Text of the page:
I was reading the discussion on Hacker News about the use of the standard deviation as opposed to other metrics such as the mean absolute deviation. So, if we were to follow the principle of maximum entropy, what kind of distribution would we use with if we only knew the distribution's mean and the mean absolute deviation?

Or does it make more sense to use the median and the mean absolute deviation from the median?

I found a paper Maximum Entropy Principle with General Deviation Measures by Grechuk, Molyboha and Zabarankin which appears to have the information I am curious about, but it is taking me a while to decipher it.

  • $\begingroup$ Interesting question; welcome to Cross Validated! $\endgroup$ – Nick Stauner Jan 16 '14 at 0:52

These wise gentlemen, Kotz, S., Kozubowski, T. J., & Podgorski, K. (2001). The Laplace Distribution and Generalizations: A Revisit with Applications to Communications, Economics, Engineering, and Finance (No. 183). Springer.

challenge us with an exercise:

enter image description here

The proof can follow the Information-Theoretic proof that the Normal is maximum entropy for given mean and variance. Specifically: Let $f(x)$ be the above Laplace density, and let $g(x)$ be any other density, but having the same mean and mean absolute deviation. This means that the following equality holds:

$$E_g(|X-c_1|)=\int g(x)|x-c_1|dx=c_2 =\int f(x)|x-c_1|dx =E_f(|X-c_1|)\qquad [1]$$ Now consider the Kullback-Leibler Divergence of the two densities:

$$0\le D_{KL}(g||f) = \int g(x)\ln\left(\frac {g(x)}{f(x)}\right)dx = \int g(x)\ln g(x)dx -\int g(x)\ln f(x)dx \qquad [2]$$

The first integral is the negative of the (differential) entropy of $g$, denote it $-h(g)$. The second integral is (writing explicitly the Laplacian pdf)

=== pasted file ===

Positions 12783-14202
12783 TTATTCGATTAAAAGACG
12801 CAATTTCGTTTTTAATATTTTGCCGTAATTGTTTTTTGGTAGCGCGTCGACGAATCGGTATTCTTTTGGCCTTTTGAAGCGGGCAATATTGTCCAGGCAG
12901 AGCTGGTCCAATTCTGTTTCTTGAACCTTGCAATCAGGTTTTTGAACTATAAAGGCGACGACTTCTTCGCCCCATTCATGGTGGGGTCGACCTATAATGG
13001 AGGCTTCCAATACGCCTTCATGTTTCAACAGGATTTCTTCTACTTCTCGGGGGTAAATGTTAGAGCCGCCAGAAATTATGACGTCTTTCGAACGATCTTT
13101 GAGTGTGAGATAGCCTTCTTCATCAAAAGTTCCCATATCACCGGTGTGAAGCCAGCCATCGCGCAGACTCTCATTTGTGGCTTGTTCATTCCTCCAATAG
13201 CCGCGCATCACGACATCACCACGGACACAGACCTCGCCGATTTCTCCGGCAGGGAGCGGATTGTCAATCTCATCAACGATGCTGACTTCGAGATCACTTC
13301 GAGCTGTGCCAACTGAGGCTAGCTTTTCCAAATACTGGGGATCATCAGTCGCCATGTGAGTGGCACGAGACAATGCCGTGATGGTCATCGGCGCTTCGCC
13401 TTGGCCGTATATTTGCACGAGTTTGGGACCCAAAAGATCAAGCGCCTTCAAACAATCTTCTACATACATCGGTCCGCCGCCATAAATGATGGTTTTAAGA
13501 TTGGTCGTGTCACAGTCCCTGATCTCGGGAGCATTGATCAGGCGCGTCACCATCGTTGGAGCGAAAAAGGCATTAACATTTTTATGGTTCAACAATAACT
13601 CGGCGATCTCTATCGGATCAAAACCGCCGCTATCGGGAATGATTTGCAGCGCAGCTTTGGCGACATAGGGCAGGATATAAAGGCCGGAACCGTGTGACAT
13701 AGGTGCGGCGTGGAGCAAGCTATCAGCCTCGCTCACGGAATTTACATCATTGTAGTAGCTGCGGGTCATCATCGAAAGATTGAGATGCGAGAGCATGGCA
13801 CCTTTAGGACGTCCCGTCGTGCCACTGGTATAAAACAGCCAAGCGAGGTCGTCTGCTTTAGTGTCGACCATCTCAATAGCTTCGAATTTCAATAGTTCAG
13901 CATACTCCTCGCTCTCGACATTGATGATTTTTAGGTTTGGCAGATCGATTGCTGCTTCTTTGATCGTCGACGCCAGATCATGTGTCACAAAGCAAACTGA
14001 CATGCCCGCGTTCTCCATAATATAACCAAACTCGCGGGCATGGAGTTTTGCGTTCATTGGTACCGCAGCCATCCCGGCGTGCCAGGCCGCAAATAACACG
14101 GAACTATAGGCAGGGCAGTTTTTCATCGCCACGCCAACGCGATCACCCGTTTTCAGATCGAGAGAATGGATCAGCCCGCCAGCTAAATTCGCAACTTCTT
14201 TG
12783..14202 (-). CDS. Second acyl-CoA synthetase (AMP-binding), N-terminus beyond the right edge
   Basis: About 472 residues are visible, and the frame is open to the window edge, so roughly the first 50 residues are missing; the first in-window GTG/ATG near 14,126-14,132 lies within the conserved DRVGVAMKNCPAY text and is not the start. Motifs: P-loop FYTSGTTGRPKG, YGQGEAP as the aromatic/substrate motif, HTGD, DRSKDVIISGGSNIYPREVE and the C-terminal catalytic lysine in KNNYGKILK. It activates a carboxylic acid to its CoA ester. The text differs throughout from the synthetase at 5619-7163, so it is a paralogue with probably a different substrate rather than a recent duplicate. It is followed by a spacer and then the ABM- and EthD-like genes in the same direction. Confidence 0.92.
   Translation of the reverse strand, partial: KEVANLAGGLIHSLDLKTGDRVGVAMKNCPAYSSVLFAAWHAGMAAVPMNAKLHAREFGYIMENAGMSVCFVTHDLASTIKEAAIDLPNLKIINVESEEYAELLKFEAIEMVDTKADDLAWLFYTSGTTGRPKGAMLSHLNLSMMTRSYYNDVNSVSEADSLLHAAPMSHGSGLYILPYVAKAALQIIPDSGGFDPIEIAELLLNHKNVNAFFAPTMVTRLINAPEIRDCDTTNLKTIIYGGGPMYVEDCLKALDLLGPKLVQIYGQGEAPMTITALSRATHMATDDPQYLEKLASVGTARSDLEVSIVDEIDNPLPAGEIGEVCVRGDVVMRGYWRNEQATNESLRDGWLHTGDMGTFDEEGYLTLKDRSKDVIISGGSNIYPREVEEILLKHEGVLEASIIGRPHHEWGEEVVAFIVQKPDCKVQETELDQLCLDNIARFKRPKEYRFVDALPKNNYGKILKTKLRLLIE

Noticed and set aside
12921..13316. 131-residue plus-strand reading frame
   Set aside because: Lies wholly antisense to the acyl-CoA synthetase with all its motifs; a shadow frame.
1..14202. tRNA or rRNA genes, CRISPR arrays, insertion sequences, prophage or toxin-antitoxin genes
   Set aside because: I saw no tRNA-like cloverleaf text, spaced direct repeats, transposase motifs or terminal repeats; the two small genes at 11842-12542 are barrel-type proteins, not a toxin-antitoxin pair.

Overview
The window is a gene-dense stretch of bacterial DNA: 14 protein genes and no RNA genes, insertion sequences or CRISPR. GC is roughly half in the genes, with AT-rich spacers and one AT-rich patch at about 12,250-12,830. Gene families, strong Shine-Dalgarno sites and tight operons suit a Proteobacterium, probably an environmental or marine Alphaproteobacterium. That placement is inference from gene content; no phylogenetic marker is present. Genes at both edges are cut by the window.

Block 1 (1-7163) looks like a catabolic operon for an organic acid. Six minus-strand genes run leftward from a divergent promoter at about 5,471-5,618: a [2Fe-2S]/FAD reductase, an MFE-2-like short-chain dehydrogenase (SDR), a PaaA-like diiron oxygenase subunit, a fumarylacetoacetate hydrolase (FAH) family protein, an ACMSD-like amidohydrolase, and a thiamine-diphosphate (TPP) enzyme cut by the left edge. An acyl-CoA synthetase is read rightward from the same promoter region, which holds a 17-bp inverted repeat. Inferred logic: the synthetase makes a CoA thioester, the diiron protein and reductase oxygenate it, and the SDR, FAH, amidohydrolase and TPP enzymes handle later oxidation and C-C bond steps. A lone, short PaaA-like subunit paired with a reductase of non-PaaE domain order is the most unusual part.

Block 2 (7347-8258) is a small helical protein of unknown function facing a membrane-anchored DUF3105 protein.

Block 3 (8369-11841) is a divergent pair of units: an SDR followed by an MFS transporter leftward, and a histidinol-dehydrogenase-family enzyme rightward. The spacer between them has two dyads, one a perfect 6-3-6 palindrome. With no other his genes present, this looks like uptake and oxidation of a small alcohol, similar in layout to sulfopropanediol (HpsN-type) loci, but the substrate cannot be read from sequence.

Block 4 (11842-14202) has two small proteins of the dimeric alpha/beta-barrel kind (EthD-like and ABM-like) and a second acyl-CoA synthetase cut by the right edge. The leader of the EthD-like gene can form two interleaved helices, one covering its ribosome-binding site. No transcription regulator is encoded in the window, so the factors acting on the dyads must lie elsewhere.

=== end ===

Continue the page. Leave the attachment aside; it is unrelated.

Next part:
$$\int g(x)\ln[f(x)]dx = \int g(x)\ln\left[\frac{1}{2c_2}\exp\left\{-\frac 1{c_2} |x-c_1|\right\}\right]dx $$ $$=\ln\left[\frac{1}{2c_2}\right]\int g(x)dx- \frac 1{c_2}\int g(x)|x-c_1|dx $$ The first integral integrates to unity, and using also eq. $[1]$ we obtain

$$\int g(x)\ln[f(x)]dx = -\ln\left[2c_2\right] - \frac 1{c_2}\int f(x)|x-c_1|dx = -(\ln\left[2c_2\right] +1) $$ But this is the negative of the differential entropy of the Laplacian, denote it $-h(f)$.

Inserting these results into eq. $[2]$ we have $$0\le D(g||f) = -h(g) - (-h(f)) \Rightarrow h(g) \le h(f)$$ Since $g$ was arbitrary, this proves that the above Laplacian density is maximum entropy among all distributions with the above prescriptions.

  • $\begingroup$ Such a simple distribution, and a nice write-up too! I suspected the distribution would be smooth except at 0. $\endgroup$ – Dietrich Epp Feb 5 '14 at 2:53
  • $\begingroup$ Thanks. Sometime "same goes with same" -so since the Laplace distribution involves the absolute value, it was a prime suspect. $\endgroup$ – Alecos Papadopoulos Feb 5 '14 at 10:56

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